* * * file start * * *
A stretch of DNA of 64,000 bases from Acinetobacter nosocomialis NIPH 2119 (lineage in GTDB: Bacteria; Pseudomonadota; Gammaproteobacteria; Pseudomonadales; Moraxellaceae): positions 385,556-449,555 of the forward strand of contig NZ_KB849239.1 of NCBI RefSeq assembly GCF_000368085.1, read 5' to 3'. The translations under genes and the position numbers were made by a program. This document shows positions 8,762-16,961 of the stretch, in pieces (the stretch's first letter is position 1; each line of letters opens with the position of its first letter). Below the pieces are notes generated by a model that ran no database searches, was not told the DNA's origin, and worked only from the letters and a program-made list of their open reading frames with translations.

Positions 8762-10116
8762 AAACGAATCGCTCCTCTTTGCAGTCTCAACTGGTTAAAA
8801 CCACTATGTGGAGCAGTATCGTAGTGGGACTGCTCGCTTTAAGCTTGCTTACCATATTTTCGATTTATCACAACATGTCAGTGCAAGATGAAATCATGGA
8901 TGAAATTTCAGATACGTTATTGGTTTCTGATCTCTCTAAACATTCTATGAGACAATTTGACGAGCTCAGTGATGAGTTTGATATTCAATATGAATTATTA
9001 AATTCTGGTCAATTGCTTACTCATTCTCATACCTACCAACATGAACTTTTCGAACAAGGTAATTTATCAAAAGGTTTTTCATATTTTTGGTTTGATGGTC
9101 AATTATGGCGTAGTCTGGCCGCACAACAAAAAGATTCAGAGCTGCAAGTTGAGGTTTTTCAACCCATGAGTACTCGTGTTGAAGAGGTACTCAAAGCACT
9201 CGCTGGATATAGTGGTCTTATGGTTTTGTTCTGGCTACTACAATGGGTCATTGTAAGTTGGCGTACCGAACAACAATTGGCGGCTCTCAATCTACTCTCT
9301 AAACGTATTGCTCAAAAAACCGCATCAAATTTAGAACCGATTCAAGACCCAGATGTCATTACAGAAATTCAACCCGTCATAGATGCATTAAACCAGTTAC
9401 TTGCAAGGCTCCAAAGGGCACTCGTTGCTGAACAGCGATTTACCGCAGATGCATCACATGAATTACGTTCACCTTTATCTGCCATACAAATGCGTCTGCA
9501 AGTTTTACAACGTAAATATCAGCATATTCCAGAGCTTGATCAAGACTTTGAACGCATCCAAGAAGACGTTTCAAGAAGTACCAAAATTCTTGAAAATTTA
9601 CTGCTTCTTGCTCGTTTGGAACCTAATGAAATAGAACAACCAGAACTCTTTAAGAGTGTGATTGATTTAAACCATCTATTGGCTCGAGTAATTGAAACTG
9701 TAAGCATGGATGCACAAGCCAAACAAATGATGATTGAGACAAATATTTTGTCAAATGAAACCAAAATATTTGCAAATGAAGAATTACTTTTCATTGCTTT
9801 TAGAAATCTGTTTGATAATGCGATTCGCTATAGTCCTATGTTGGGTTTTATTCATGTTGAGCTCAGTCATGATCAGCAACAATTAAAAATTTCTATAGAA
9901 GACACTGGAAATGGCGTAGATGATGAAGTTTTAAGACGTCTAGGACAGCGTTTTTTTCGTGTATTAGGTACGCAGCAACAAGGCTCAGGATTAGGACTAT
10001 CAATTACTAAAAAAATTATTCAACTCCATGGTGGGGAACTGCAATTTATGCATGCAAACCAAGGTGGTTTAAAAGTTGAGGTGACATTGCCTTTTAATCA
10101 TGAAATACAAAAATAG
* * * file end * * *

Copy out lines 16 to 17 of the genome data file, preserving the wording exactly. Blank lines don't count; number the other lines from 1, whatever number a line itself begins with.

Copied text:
10001 CAATTACTAAAAAAATTATTCAACTCCATGGTGGGGAACTGCAATTTATGCATGCAAACCAAGGTGGTTTAAAAGTTGAGGTGACATTGCCTTTTAATCA
10101 TGAAATACAAAAATAG